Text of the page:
Remembering the Circus

(Photo above courtesy of Bend Art Center)

Bend Art Center explored the end of an era with an exhibit by Dawn Emerson.

Last fall, Bend Art Center opened a special exhibit, Cirque d’ Art, a memory-infused series of mixed-media prints by local artist Dawn Emerson. Utilizing both its exhibition area and print studio, Bend Art Center offered a densely-packed schedule of workshops, talks and school programs during the exhibit’s two-month run. A bittersweet memory of magic lost, the Cirque d’ Art exhibit and programs had both young and old talking about the circus.

The Inspiration for Cirque d’ Art
In January 2017, America reverberated with the news that the iconic Ringling Bros. and Barnum & Bailey circus was set to close. Terrebonne artist Dawn Emerson was deeply saddened by the news. “The circus could make you see and feel like a child again,” she reminisced.

Emerson was flooded with memories of her visits to the circus as a child and as an adult. For a brief period in her twenties, she dared to do what most kids in her generation only dreamed of doing: she joined a circus and performed in a synchronized swimming act.

Emerson had toyed with some circus imagery in prior years, but now it became a singular focus. By the time Ringling Bros. held its final show on May 21, Emerson had created close to thirty pieces that would become the Cirque d’ Art exhibit.

The circus proved to be fertile creative ground for Emerson as she worked through ideas related to balancing acts, the act of performing and the role of the ringmaster. The element of danger and risk taking — and the idea of “operating without a net” — resonated with Emerson. “The circus was a place where kids and adults could vicariously project themselves onto a high wire or into the mouth of a lion,” she recalled. “We could taste the danger without actually putting ourselves at risk.”

In Cirque d’ Art, Emerson conjured up the dark forms of lions and tigers, feathered horses and dancing elephants in her signature expressionistic style. As she mined the theme, her work underwent stylistic shifts, tilting into abstraction with simple cutouts of acrobats tumbling through fields of pattern and color. Even more abstract, Emerson’s views of the empty big top communicated a range of emotions — excitement, anticipation, loss.

The Artist’s Process
A consummate pastel artist, Emerson discovered printmaking at Atelier 6000 / A6 (now housed in Bend Art Center). Over the years, she has found ways to pull pastel and printmaking together, combining layers of ink and pastel with a deft hand and eye. Her unique methods are detailed in her new book, Pastel Innovations, published by North Light Books.

Most of the pieces in Cirque d’ Art began as monotype prints. “Monotype allows me to rough out the composition with large fields of color and also create interesting base textures,” Emerson explains. The monotype process is quick and rewarding. Emerson brushes, rolls and manipulates different colors of ink on a smooth plexiglass plate. Once printed on to paper, the print is enhanced with sweeps of colorful loose powdered pastel. Emerson uses pencil and stick pastel to tease out line and detail.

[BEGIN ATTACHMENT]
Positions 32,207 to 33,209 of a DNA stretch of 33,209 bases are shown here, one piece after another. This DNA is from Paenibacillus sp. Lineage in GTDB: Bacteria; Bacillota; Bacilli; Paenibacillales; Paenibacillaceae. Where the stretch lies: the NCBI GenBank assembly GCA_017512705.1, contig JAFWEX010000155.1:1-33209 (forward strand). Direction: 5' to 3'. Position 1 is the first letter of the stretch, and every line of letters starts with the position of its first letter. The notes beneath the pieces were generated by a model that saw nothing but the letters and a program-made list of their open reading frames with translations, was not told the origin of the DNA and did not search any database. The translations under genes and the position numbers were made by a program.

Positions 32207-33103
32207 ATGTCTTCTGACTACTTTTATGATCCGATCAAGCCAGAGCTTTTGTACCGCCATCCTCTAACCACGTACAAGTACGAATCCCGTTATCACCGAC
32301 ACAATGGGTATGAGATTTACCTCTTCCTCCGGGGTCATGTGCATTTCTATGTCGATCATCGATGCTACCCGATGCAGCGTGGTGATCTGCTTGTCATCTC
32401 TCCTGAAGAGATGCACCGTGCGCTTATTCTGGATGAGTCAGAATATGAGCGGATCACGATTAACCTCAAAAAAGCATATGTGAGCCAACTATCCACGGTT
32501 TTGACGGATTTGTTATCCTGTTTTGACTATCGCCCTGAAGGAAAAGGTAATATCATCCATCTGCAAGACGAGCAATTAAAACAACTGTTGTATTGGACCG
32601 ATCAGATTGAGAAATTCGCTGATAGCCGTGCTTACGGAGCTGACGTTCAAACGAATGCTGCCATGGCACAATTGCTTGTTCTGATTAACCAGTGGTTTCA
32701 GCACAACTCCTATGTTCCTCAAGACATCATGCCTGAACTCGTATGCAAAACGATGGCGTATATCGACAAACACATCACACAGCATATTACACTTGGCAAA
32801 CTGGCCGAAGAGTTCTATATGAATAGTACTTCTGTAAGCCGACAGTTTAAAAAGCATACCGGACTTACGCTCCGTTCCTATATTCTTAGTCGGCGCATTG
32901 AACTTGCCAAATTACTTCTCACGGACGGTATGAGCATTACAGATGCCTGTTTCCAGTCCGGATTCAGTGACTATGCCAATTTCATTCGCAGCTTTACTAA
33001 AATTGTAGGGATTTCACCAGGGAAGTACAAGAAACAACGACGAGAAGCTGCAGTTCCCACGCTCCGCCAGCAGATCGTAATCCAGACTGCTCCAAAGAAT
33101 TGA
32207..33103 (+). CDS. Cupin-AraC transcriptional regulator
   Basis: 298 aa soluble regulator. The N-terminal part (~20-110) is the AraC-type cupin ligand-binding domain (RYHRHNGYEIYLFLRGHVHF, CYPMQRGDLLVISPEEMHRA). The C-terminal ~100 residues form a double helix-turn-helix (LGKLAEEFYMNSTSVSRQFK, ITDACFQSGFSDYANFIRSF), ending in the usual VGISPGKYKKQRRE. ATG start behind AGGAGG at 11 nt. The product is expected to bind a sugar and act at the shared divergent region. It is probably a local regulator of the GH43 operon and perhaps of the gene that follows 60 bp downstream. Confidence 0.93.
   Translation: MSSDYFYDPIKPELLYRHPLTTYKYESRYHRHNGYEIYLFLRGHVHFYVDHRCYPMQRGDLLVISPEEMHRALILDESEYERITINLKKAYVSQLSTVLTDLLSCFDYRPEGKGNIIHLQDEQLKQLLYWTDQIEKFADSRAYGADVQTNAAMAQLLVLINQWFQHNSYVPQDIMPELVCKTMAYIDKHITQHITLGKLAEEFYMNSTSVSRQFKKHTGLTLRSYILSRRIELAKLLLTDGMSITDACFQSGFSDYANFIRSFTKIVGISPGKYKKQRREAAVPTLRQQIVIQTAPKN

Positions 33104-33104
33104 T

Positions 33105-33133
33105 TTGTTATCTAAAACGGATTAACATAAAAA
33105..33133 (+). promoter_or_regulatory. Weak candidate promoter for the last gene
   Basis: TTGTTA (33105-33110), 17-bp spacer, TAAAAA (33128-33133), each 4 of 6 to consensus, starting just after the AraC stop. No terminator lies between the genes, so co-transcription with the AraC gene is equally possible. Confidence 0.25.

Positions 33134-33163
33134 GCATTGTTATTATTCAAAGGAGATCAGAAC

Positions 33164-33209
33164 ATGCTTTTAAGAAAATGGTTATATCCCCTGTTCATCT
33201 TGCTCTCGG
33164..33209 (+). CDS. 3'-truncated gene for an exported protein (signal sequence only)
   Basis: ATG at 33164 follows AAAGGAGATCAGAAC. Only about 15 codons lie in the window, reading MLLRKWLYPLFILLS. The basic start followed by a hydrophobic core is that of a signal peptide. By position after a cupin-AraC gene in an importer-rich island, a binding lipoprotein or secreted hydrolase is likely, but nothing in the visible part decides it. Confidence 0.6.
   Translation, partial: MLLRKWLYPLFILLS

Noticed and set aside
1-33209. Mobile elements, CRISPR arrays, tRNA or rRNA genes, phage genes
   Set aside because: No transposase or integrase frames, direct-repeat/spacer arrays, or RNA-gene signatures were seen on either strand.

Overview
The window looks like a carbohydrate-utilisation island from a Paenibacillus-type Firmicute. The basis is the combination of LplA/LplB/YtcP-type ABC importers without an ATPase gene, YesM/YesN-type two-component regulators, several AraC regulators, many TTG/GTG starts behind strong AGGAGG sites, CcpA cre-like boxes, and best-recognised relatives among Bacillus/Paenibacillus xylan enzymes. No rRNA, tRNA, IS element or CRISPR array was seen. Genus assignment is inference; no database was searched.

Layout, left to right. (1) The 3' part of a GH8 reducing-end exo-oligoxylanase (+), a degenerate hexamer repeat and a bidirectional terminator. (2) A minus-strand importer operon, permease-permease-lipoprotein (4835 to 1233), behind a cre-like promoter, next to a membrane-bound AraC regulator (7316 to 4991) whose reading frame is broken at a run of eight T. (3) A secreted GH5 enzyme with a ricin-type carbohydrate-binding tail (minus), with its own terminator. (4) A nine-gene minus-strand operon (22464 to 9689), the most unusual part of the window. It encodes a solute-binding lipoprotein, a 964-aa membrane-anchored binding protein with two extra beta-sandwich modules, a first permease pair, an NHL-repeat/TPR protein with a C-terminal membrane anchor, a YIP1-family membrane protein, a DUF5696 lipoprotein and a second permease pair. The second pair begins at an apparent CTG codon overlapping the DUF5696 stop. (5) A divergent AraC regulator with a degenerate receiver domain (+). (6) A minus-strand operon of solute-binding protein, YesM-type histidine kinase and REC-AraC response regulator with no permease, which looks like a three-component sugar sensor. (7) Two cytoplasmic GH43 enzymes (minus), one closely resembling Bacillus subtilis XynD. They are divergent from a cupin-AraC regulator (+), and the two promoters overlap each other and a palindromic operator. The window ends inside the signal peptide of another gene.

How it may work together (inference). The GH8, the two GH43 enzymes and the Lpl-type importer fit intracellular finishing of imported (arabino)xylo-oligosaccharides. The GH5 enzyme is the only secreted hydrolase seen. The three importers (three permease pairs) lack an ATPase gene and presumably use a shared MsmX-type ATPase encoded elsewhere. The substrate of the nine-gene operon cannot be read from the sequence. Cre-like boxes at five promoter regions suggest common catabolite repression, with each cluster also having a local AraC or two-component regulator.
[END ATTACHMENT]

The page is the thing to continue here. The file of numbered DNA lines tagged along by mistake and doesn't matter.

Cirque d’ Art Programs
During the Cirque exhibit, Bend Art Center hosted a variety of workshops, events and talks. Emerson drew an interested audience to her Art Talk, and taught a two-day monotype workshop to artists eager to learn her techniques.

For this key exhibit, Bend Art Center planned a Gallery+Studio arts education program for local schools. During the planning phase, Emerson freely shared her know-how and artist’s tricks to fashion a memorable studio experience for students. Bend Art Center welcomed hundreds of elementary students from across the region to visit the Cirque d’ Art exhibit and then try some of the artist’s techniques. Layering pastel, ink and more pastel (and wielding a giant roller!), kids created colorfully-patterned performers and animals. These figures were used to form a large collaborative circus scene back at school.

During their visit, students also got a serious dose of art history with a look at influential artists who were also inspired by the circus — including Degas, Renoir, Seurat and Toulouse-Lautrec.

Thanks to funding from Art on the River and Clabough Foundation, Bend Art Center brought its school program directly to classrooms in La Pine, Redmond, Three Rivers and Prineville. In all, more than 1,000 students took part in this multi-faceted arts education program.

Bend Art Center offered a variety of beginner-level, circus-themed workshops, from Big Top Books to Paper Acrobats, for a variety of ages.

Bend Art Center’s monthly art appreciation series, Cheers to Art! also took a cue from the Cirque exhibit. Art historian Lorna Cahall gave a presentation on circus-loving Marc Chagall for the October 2017 program.
Last but not least, the Cirque d’ Art exhibit sparked a circus-themed fundraiser and costume party. The Big Top Extravaganza raised support for future exhibits, workshops and school programs at Bend Art Center — ensuring the community can enjoy more memorable art in 2018.

Dawn Boone, Education Manager
Bend Art Center
550 SW Industrial Way, Suite 180, Bend

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